January 23, 2012 | last updated January 24, 2012 11:13 am

Reports highlight potential of Maine ocean power

Two recent U.S. Department of Energy reports highlight Maine's potential for producing tidal power. If wave and tidal energy sources were to be fully realized, Maine could generate more than 15 terawatt-hours of electricity a year, or 10% of all tidal power energy produced nationwide, the Bangor Daily News reported.

According to a press release from the DOE, waves and tidal currents off the nation's coasts could contribute significantly to the country's total annual electricity production. Water power, including conventional hydropower and new wave and tidal resources, could provide 15% of the country's electricity by 2030. Maine was one of the top states for tidal-current power potential, preceded only by Alaska and Washington. The coast south of Eastport and south of Cross Island were highlighted as spots with considerably larger power potential, according to the report on tidal power. Though the figures are based on some theoretical data, Maine's tides could generate up to 675 megawatts of total tidal power.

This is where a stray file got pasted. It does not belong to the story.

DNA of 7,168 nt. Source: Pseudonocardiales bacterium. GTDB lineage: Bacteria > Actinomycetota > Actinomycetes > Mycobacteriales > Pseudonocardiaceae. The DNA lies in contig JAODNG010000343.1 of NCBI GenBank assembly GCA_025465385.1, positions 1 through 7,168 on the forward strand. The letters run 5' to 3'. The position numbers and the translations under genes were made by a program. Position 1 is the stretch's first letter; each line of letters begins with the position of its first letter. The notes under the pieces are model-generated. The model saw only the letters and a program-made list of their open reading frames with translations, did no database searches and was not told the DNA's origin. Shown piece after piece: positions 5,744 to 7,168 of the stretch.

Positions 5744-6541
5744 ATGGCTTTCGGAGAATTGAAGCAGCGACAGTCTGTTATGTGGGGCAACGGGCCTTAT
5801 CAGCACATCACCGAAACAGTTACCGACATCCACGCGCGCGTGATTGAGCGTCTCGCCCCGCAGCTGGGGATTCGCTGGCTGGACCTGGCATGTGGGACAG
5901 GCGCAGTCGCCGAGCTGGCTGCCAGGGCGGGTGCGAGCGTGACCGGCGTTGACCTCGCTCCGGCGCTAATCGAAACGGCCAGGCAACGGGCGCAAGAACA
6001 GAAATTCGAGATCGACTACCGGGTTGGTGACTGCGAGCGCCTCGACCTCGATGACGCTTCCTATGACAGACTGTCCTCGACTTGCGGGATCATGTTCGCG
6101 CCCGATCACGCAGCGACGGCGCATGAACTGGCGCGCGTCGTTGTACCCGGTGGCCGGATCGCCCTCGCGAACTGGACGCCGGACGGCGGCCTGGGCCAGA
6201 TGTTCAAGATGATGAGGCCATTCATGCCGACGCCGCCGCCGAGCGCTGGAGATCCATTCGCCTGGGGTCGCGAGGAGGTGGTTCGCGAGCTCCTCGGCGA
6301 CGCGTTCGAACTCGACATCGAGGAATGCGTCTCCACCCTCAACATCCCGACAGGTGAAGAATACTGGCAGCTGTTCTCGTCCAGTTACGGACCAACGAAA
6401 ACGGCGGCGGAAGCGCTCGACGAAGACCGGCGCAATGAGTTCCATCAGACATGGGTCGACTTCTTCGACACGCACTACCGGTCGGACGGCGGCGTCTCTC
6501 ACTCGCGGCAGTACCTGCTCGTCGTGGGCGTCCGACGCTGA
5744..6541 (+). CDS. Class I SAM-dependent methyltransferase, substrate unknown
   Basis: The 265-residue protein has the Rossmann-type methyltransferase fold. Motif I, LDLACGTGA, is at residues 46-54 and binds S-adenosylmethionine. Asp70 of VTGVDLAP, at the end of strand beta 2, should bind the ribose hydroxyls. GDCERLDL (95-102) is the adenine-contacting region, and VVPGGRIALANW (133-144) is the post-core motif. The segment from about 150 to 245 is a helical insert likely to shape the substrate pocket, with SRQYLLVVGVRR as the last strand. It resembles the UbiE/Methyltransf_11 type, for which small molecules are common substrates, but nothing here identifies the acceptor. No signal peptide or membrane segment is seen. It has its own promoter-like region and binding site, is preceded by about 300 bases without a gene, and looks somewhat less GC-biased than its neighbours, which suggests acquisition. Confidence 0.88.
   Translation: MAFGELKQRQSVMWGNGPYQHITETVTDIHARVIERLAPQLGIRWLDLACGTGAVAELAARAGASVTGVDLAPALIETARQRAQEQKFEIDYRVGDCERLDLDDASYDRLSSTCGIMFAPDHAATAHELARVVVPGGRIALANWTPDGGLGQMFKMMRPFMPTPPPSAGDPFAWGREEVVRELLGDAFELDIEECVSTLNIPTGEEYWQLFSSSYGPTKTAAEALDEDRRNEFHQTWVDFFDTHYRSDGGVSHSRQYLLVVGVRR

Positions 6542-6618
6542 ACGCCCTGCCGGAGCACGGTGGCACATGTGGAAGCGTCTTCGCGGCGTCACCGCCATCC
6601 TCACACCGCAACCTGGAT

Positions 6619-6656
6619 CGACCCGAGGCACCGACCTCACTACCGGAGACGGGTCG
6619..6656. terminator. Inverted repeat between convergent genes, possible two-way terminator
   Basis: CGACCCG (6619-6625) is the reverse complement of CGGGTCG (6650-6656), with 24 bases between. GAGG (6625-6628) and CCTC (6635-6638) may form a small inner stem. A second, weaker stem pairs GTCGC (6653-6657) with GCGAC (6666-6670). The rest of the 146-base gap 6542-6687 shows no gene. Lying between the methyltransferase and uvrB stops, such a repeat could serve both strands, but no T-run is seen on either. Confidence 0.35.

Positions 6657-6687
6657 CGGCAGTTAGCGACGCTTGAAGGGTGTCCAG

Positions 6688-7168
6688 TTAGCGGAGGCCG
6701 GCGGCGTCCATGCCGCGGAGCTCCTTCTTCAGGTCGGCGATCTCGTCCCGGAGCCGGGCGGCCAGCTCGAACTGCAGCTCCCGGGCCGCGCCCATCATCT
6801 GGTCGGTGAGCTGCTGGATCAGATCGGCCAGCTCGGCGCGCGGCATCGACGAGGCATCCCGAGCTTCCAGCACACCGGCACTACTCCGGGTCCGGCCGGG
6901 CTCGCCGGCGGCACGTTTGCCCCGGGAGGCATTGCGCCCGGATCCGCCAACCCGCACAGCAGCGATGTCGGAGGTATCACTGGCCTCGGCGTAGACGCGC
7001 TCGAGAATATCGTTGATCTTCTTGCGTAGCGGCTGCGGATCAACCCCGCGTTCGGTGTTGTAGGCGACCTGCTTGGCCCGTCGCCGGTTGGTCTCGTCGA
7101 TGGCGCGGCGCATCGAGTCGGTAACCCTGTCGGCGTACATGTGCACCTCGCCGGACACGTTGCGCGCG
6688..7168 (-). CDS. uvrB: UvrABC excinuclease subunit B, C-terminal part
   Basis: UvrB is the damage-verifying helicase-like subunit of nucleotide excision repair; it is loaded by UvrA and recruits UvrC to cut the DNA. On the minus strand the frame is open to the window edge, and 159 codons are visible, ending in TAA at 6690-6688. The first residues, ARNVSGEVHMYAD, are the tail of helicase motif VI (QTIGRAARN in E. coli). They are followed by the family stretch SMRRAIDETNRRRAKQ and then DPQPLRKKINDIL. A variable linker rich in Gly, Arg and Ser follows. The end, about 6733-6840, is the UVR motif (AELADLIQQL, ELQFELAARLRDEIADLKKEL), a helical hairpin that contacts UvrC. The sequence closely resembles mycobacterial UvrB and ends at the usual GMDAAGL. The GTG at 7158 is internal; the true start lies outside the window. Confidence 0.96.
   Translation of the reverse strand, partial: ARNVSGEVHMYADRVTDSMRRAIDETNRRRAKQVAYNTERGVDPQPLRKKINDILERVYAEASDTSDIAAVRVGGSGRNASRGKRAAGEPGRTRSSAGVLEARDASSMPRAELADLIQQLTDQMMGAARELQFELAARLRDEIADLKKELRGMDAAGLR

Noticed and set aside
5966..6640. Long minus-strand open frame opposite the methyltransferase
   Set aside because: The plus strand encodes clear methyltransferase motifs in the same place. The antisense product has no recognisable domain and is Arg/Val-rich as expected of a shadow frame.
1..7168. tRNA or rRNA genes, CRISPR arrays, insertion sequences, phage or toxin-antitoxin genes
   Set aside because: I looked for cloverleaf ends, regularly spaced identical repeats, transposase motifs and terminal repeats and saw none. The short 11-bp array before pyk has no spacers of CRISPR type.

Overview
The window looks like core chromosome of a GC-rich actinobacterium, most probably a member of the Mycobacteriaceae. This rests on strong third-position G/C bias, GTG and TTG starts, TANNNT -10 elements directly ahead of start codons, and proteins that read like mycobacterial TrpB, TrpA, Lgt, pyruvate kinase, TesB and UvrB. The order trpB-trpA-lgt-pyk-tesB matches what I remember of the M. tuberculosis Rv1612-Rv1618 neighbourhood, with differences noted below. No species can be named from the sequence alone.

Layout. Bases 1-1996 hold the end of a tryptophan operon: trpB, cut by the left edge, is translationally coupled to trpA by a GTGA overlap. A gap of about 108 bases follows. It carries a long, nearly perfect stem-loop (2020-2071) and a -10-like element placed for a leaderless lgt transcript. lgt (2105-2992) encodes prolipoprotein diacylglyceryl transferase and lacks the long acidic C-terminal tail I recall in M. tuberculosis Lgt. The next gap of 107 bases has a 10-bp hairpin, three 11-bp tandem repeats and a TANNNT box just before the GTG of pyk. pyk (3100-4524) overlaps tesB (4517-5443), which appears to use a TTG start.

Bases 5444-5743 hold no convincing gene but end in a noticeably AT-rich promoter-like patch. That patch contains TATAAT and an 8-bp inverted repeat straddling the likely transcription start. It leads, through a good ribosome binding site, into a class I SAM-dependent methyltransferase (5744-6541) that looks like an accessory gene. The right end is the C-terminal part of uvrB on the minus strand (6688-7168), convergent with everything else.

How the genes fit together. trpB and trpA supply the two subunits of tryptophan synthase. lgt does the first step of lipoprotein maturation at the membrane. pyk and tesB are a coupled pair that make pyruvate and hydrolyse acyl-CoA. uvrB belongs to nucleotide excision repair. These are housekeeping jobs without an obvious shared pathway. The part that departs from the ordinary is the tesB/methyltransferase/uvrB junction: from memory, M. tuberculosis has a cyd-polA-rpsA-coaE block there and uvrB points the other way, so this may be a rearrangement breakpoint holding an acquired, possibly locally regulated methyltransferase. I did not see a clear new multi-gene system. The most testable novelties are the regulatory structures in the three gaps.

A Portland-based company is already working to harness that power in Maine and elsewhere. Ocean Renewable Power Co. plans to install its full-scale tidal turbine unit in Cobscook Bay off Eastport over the next two years, and has projects in Alaska and Nova Scotia in the works. Another company, Tidewalker Associates, is seeking investors for a tidal-power project off Eastport as well.


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